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Destigmatizing Chamars

Narender Kumar

By Ramnarayan S. Rawat
Permanent Black, New Delhi, 2012, pp. 272 XIX, price not stated.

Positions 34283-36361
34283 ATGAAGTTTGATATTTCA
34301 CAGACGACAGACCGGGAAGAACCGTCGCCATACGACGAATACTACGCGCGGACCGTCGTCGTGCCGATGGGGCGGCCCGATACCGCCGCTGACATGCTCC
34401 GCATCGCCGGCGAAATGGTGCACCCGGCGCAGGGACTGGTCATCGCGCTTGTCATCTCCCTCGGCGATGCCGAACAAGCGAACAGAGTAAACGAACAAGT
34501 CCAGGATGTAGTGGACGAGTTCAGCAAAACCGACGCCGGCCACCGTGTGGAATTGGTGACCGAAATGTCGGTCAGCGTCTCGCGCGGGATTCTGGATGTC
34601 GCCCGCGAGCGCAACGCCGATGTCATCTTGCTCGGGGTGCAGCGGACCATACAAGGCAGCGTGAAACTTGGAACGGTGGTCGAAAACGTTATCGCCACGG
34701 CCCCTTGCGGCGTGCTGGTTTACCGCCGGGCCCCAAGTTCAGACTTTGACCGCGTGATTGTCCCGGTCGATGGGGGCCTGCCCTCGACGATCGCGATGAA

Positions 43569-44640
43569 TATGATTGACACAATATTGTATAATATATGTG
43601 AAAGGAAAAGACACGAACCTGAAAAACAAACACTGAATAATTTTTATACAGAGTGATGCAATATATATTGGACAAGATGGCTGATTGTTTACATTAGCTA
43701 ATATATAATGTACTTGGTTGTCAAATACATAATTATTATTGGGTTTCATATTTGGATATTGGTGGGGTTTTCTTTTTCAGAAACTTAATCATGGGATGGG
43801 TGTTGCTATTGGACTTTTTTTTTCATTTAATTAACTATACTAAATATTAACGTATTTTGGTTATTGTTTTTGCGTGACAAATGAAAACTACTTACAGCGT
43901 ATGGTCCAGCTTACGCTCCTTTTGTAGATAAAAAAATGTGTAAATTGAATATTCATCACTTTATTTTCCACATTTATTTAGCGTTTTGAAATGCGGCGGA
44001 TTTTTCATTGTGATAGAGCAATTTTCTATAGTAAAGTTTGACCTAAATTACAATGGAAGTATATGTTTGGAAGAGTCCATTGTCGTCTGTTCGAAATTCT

Chamars have emerged as an important political category capable of influencing larger electoral consequences in North Indian politics. It has been possible due to the ongoing struggle and movement in over a century inside the group. The present study looks into the historical records and points towards the less recognized alternative perspectives prevalent in Indian society. It successfully questions dominant historical narratives from the perspective of Chamars and dalit historical struggle against the domination of Hindu upper castes launched by the Adi-Hindu Mahasabha under the Leadership of Swami Achchutanand. Rawat provides a powerful critique of both colonial and nationalist historiography using the varied historical sources such as local vernacular press, ethnographic research, oral history, local archival sources and historical records etc. For instance, he has extensively studied the Chamars and dalit socio-political movements in the nineteenth and twentieth centuries in colonial north India. While studying the conditions and varied experiences of achhuts (Untouchables), Rawat neatly explores the manner in which untouchables faced social and political exclusion in the wider public domain under colonial rule due to their alleged traditional filthy occupation, though a majority of them did not pursue such occupations i.e., leather work in the case of Chamars.   The Introductory chapter entitled ‘Untouchable Boundaries: Chamars and the Politics of Identity and History’ outlines the theoretical framework of this study and engages extensively with existing historiographies exposing the shortcomings from the standpoints of the achhuts and dalits in early twentieth century. He argues that the ‘dalit perspective’ on Indian history has little reverence for the framework of colonialism versus nationalism mapped by Hindu dominated mainstream Indian historiography (p. 4). While questioning the stereotypes of dominant narratives, Rawat writes that dalit groups in India are defined solely with reference to the supposedly impure occupations providing the basis for their untouchability and argues for writing a new history of untouchability by questioning this theoretical framework (p. 6). Further he points out that dalit writers, historians, and activists have consistently sought to confront colonial and postcolonial Hindu narrative by writing their own history and defining their own political agenda (p. 9).   Extracting evidences with the help of colonial reports and a wide range of other archival sources, Rawat demonstrates that the majority of Chamars employed in colonial leather factories actually came from agriculture/peasant backgrounds. However, the dominant discursive and administrative practices reinforced and stereotyped the position and status of Chamars in north Indian society ...

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